Gray Treefrogs Metamorphosing
Gray Treefrogs are often heard but rarely seen, due both to their cryptic coloration as well as the fact that they are arboreal. They tend to perch (grasping trees with their toes which bear large, adhesive, mucous-secreting disks at their tips) in vegetation surrounding swamps and ponds, where their robust, territorial and mating trilling can be heard (males call between 500-15,000 times per hour). To hear trilling Gray Treefrogs go to https://www.youtube.com/watch?v=CSkhM24Fi-k.
After choosing a mate and mating, Gray Treefrog females lay up to 2,000 eggs which hatch in 2-5 days. For the next month or two the tadpoles breath with gills and consume vegetation. Full-sized tadpoles are green or black with red or orange tails. Towards the end of summer, the tadpoles begin their transformation into frogs, developing limbs and lungs, absorbing their tails and changing from a diet of plants to one of insects.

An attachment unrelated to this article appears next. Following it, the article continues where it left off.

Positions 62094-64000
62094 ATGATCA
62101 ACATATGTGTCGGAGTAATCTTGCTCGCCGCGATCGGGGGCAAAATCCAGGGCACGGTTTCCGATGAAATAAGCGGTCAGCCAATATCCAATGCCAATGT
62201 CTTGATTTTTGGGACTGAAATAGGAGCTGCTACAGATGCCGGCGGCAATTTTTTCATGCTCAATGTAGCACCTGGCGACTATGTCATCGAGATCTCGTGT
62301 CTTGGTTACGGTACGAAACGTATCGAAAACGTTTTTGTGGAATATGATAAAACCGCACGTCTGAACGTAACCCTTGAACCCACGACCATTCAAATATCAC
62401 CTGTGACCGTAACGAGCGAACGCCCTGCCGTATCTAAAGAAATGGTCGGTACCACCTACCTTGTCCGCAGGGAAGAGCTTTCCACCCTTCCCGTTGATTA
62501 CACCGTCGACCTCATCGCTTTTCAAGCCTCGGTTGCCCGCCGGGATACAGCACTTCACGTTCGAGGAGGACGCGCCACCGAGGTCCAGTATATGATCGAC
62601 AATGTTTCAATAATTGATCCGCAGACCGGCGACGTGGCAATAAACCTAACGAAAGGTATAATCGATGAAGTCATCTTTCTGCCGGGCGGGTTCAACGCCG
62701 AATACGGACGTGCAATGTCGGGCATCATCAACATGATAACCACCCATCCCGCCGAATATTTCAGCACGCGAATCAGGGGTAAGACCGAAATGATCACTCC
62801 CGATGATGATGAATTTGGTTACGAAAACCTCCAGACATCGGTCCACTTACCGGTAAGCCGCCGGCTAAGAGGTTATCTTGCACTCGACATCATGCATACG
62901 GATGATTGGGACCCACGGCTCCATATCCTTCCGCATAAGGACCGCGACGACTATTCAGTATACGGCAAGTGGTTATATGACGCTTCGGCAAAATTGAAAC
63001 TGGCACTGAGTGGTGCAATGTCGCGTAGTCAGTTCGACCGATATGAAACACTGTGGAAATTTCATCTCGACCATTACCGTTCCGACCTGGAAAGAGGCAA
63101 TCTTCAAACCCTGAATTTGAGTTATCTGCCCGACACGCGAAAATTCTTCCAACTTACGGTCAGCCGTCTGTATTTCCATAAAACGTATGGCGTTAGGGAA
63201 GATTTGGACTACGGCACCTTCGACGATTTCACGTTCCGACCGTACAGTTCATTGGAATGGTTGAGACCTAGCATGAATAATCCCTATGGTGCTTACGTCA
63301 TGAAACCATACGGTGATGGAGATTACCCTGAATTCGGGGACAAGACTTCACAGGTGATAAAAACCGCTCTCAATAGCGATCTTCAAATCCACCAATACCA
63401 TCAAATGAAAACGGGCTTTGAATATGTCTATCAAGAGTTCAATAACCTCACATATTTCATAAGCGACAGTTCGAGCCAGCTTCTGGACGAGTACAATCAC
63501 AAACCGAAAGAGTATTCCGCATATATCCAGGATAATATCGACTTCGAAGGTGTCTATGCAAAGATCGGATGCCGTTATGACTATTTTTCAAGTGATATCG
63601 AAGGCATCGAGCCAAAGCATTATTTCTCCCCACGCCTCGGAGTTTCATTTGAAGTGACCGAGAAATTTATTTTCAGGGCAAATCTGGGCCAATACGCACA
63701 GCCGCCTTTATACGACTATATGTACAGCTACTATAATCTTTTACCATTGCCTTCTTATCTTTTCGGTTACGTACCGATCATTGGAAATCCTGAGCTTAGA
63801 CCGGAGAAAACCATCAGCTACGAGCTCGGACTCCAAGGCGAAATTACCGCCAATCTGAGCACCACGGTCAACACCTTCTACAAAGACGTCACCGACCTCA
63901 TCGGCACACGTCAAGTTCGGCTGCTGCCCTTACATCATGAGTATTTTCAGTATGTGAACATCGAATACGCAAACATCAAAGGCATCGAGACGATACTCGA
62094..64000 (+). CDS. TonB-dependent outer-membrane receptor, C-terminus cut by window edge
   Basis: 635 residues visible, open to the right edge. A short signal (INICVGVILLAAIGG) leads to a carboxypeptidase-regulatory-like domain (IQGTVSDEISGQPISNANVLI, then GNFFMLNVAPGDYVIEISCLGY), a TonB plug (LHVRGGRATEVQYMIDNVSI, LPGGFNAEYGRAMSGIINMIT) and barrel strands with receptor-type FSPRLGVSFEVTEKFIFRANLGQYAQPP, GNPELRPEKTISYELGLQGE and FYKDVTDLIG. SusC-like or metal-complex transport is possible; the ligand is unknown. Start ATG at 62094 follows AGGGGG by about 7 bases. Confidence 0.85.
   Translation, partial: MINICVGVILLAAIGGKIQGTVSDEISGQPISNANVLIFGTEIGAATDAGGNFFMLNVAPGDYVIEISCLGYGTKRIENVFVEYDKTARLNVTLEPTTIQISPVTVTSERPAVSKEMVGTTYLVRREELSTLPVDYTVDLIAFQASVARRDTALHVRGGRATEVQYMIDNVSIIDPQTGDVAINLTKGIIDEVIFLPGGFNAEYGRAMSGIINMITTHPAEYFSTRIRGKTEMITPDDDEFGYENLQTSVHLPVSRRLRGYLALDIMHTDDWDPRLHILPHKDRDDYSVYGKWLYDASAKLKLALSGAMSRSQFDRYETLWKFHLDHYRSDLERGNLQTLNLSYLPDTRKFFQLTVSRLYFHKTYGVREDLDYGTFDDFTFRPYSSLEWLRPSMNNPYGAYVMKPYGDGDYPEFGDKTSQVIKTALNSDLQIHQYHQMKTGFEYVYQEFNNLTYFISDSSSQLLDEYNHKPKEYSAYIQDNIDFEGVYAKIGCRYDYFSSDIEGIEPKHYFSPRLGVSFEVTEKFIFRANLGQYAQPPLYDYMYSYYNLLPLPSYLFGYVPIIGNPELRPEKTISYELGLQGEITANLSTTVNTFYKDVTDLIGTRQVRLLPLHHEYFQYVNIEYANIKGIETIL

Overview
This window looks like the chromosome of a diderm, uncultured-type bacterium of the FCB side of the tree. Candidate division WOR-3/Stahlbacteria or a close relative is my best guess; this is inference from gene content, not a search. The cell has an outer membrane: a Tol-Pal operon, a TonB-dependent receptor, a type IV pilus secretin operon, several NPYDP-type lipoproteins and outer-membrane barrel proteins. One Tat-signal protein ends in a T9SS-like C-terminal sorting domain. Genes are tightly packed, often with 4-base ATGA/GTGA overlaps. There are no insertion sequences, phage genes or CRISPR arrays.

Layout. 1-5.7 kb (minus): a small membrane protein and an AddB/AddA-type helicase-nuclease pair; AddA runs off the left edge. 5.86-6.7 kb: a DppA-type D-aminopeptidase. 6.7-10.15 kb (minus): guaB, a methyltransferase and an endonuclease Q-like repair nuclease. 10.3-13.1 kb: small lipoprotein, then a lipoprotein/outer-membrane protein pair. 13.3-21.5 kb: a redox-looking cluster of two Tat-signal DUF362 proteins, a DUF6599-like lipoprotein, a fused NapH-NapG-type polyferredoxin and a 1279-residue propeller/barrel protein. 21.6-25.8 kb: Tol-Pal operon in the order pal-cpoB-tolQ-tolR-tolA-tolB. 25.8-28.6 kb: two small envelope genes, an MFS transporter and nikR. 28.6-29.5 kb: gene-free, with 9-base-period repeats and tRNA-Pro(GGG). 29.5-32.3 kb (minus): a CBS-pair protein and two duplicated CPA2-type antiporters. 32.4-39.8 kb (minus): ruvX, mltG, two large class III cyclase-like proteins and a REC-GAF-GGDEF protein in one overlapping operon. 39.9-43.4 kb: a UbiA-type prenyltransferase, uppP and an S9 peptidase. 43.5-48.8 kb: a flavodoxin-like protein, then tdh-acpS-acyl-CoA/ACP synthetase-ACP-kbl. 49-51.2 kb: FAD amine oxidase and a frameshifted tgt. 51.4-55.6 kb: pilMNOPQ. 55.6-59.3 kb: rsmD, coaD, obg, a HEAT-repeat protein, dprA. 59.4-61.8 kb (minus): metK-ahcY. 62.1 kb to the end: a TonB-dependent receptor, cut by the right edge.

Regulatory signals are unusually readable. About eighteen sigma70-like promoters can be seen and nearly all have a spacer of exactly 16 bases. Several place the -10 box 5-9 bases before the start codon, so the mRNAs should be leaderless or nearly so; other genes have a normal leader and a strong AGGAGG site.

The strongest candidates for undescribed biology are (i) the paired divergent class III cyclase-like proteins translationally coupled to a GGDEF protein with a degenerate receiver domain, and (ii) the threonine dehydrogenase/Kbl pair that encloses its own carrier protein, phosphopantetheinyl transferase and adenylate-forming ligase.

Adult Gray Treefrogs are mottled gray or green (depending on their surroundings, temperature, and humidity) and have an uncanny resemblance to lichen. Recently-metamorphosed young treefrogs such as the one pictured are a brilliant emerald green. (Photo: young Gray Treefrog with adult Gray Treefrog inset) (Thanks to Brian Long for photo op.)
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